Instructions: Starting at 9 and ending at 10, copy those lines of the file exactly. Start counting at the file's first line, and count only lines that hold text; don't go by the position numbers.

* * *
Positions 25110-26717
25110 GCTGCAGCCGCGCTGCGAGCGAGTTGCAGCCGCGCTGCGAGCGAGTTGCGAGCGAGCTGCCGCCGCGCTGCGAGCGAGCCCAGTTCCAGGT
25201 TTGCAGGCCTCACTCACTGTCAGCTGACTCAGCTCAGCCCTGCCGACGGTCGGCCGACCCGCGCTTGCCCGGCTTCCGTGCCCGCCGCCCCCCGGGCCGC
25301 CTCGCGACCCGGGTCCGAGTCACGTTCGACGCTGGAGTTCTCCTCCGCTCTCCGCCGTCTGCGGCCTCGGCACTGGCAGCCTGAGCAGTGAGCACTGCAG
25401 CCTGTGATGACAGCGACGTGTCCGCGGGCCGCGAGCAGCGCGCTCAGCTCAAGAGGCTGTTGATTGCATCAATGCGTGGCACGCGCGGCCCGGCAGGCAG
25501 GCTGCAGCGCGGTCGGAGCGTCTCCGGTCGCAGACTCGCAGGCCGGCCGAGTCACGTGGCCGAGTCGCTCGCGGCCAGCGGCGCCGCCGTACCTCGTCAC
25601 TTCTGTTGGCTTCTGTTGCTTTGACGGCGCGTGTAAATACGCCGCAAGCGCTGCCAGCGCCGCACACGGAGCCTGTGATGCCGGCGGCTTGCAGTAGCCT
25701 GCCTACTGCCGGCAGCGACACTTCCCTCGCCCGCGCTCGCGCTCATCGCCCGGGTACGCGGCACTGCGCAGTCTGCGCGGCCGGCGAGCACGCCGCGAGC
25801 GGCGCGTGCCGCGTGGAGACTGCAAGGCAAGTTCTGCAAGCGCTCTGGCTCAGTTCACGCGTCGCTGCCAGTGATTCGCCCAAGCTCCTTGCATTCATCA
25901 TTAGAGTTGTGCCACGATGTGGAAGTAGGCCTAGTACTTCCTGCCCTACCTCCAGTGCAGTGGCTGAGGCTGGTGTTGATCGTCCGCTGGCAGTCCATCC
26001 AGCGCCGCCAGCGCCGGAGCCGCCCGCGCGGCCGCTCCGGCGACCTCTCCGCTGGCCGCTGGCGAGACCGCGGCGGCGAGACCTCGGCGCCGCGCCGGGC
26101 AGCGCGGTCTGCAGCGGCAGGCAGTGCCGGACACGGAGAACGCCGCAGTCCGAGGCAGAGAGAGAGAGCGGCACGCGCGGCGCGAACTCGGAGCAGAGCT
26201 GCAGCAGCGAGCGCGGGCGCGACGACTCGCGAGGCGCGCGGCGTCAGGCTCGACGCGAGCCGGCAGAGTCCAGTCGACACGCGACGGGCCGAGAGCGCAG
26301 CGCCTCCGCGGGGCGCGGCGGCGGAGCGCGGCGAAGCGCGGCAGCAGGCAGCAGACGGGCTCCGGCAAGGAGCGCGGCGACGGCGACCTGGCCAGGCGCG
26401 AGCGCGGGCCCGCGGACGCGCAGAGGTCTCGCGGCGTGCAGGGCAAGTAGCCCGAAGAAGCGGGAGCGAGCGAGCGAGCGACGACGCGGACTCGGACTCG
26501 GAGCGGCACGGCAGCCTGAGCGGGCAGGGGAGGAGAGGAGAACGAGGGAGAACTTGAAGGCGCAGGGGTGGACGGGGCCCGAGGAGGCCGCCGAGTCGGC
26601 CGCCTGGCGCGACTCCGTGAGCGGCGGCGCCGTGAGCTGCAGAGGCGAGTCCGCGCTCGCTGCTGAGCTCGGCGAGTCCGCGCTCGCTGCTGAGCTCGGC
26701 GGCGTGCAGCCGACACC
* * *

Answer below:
25801 GGCGCGTGCCGCGTGGAGACTGCAAGGCAAGTTCTGCAAGCGCTCTGGCTCAGTTCACGCGTCGCTGCCAGTGATTCGCCCAAGCTCCTTGCATTCATCA
25901 TTAGAGTTGTGCCACGATGTGGAAGTAGGCCTAGTACTTCCTGCCCTACCTCCAGTGCAGTGGCTGAGGCTGGTGTTGATCGTCCGCTGGCAGTCCATCC